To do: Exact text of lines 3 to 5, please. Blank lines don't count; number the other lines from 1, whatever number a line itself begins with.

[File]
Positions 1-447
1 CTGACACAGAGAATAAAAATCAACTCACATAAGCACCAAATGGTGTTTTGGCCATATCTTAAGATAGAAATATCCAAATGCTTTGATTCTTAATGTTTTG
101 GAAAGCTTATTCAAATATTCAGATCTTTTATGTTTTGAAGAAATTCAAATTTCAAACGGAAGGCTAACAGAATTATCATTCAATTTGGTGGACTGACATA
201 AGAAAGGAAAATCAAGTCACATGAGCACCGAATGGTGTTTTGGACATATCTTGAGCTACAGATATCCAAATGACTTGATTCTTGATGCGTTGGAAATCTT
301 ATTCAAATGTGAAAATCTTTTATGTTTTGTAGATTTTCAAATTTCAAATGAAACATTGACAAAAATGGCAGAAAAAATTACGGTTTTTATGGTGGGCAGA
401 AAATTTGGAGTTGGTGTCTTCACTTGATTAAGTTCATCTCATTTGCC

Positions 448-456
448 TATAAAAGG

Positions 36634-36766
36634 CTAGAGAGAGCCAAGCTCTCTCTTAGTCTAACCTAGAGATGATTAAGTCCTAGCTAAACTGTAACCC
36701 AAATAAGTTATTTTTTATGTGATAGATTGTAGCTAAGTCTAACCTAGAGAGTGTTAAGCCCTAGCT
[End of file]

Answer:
101 GAAAGCTTATTCAAATATTCAGATCTTTTATGTTTTGAAGAAATTCAAATTTCAAACGGAAGGCTAACAGAATTATCATTCAATTTGGTGGACTGACATA
201 AGAAAGGAAAATCAAGTCACATGAGCACCGAATGGTGTTTTGGACATATCTTGAGCTACAGATATCCAAATGACTTGATTCTTGATGCGTTGGAAATCTT
301 ATTCAAATGTGAAAATCTTTTATGTTTTGTAGATTTTCAAATTTCAAATGAAACATTGACAAAAATGGCAGAAAAAATTACGGTTTTTATGGTGGGCAGA